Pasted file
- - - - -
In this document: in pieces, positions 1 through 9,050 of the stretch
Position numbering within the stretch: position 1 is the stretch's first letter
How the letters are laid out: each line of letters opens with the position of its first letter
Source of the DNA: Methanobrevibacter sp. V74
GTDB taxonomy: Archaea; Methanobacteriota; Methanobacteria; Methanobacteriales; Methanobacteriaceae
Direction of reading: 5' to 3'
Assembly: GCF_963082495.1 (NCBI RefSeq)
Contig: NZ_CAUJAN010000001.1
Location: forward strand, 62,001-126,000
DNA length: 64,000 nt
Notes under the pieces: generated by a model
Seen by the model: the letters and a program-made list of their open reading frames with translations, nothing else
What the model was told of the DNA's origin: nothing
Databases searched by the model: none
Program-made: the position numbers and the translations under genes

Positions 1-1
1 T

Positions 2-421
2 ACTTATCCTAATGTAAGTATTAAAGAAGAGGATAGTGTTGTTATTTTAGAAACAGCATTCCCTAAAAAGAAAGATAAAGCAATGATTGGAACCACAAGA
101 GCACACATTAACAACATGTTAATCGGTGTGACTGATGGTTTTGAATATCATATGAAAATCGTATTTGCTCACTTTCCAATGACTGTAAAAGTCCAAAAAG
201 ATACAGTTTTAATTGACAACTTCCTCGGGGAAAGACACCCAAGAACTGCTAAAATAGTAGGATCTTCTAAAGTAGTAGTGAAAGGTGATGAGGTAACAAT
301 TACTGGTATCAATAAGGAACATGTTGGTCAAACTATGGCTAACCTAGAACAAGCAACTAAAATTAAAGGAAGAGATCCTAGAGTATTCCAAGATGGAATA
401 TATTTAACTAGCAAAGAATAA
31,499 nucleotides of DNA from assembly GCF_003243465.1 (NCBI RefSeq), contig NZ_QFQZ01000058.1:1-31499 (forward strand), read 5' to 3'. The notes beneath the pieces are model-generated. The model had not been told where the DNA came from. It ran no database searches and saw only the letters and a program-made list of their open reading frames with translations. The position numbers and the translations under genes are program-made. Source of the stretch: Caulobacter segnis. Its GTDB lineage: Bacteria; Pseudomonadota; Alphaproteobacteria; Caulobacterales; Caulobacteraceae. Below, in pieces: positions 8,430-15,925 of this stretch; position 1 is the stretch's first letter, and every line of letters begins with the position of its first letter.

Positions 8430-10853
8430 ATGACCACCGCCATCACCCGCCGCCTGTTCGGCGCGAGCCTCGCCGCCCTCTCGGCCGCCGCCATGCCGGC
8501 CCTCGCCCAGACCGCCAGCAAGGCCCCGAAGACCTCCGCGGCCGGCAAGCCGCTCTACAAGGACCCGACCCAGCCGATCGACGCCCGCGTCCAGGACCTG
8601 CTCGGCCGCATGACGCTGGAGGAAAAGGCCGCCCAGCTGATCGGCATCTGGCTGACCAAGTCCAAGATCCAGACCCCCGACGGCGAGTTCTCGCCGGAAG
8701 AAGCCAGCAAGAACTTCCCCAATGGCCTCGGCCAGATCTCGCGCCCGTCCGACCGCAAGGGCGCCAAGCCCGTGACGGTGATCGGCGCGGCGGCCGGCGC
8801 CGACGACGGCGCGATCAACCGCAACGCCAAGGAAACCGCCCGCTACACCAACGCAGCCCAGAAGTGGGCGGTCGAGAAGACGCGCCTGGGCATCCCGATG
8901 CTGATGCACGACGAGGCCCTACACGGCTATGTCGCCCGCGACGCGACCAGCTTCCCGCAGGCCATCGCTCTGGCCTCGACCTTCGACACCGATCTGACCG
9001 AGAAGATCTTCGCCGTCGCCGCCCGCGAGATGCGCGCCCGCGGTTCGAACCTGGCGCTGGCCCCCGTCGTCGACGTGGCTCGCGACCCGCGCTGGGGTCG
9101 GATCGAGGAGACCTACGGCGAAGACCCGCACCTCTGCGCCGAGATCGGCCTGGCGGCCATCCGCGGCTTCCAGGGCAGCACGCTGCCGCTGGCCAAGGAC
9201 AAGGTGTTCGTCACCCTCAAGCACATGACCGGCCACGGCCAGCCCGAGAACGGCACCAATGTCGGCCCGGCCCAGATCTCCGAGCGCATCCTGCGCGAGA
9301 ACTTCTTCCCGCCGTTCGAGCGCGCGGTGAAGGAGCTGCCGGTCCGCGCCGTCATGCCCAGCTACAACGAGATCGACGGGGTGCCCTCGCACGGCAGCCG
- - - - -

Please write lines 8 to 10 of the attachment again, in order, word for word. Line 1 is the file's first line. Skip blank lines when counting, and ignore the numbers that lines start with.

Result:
Contig: NZ_CAUJAN010000001.1
Location: forward strand, 62,001-126,000
DNA length: 64,000 nt